7.      “Tell me and I forget. Teach me and I remember. Involve me and I learn.” – Benjamin Franklin

Benjamin Franklin, one of the Founding Fathers, was a polymath, scientist, inventor, politician, diplomat, and printer. He had great ideas on what education should look like.

With this quote, he grasped the essence of his ideals - education should be based on engagement. It took us a long time to understand that, but we’re finally heading towards an educational system that involves students on a deeper level. 

8.      “The secret of freedom lies in educating people, whereas the secret of tyranny is in keeping them ignorant.” – Maximilien Robespierre

Robespierre, one of the most important figures of the French Revolution, was making people aware of the tyranny of monarchy. He understood how important knowledge and education was for the process of liberation.

Although Robespierre’s autocracy after the Revolution made him unpopular, we must give him credit for inspiring one of the most important revolutions in human history.

9.      “Rightful liberty is unobstructed action according to our will within limits drawn around us by the equal rights of others. I do not add ‘within the limits of the law’ because law is often but the tyrant’s will, and always so when it violates the rights of the individual.” – Thomas Jefferson

When you think of the Declaration of Independence, the name Thomas Jefferson inevitably comes to mind. He was one of the most influential figures not only in the 18th century, but in the history of social thought as a whole. His legacy is still felt in today’s democratic ideals in the USA and in other countries all around the world.

With these words, he inspired people to stand up for their rights. The law is worthy of respect only when it protects their rights. When it violates them, we should fight for our rightful liberty.

10. “Let us with caution indulge the supposition that morality can be maintained without religion. Reason and experience both forbid us to expect that national morality can prevail in exclusion of religious principle.” – George Washington

It’s almost impossible to create a list of influential people from the 18th century without mentioning George Washington.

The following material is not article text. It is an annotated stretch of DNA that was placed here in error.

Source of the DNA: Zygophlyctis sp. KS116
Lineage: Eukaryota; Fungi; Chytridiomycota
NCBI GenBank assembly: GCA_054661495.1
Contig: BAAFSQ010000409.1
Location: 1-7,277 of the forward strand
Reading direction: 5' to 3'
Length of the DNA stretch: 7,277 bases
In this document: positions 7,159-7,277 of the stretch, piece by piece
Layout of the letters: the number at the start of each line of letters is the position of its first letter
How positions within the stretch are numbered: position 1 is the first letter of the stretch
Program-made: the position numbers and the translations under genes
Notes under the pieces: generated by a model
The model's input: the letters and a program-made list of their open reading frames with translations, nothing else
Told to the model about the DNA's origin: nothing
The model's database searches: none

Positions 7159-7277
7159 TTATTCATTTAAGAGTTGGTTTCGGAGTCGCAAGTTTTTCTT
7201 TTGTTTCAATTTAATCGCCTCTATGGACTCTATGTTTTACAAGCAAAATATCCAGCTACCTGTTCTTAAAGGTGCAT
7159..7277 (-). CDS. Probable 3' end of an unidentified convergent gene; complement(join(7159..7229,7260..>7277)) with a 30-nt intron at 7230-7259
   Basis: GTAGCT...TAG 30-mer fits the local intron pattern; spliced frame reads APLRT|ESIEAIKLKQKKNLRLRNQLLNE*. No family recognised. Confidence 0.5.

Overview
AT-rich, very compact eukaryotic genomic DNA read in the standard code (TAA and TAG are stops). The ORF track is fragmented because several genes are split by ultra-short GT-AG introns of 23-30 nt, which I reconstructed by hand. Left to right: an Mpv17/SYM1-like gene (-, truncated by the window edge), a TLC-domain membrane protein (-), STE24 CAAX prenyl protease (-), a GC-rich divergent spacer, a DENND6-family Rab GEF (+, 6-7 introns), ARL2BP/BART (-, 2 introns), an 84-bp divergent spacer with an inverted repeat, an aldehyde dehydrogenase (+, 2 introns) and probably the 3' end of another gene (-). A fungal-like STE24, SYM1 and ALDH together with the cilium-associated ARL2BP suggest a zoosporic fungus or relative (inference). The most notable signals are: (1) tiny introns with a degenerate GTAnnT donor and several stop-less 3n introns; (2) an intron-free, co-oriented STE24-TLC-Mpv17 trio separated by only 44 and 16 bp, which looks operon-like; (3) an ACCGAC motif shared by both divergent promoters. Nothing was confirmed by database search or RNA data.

This quote is very interesting. As opposed to the current that represented reason and logic as the foundation of humanity and morality, Washington thought that religion was not obsolete. In fact, he thought it was necessary. Did he want to say that religion was necessary for controlling national morality, or was he a true believer? The quote makes us wonder… that’s the least we can say.

11. “The end of law is not to abolish or restrain, but to preserve and enlarge freedom. For in all states of created beings capable of law, where there is no law, there is no freedom.” – John Locke

Locke, one of the most influential thinkers of the Age of Reason, argued that the rights to life, property and liberty were in the natural state of being and could never been voluntarily given up by individuals or taken away from them by force. However, he also recognized the need of law.

According to Locke, the society has to be based on principles that protect and enforce the natural rights of people. Sounds like common sense, doesn’t it?


We have a lot to learn from enlightened rationality. The important figures of the 18th century set the foundation of modern society. Their guidance and influence is captured through the quotes represented above.

Author bio:



Chris Richardson is a journalist, editor, and a blogger. He loves to write, learn new things, and meet new outgoing people. Chris is also fond of traveling, sports, and playing the guitar. Follow him on Facebook and Google+.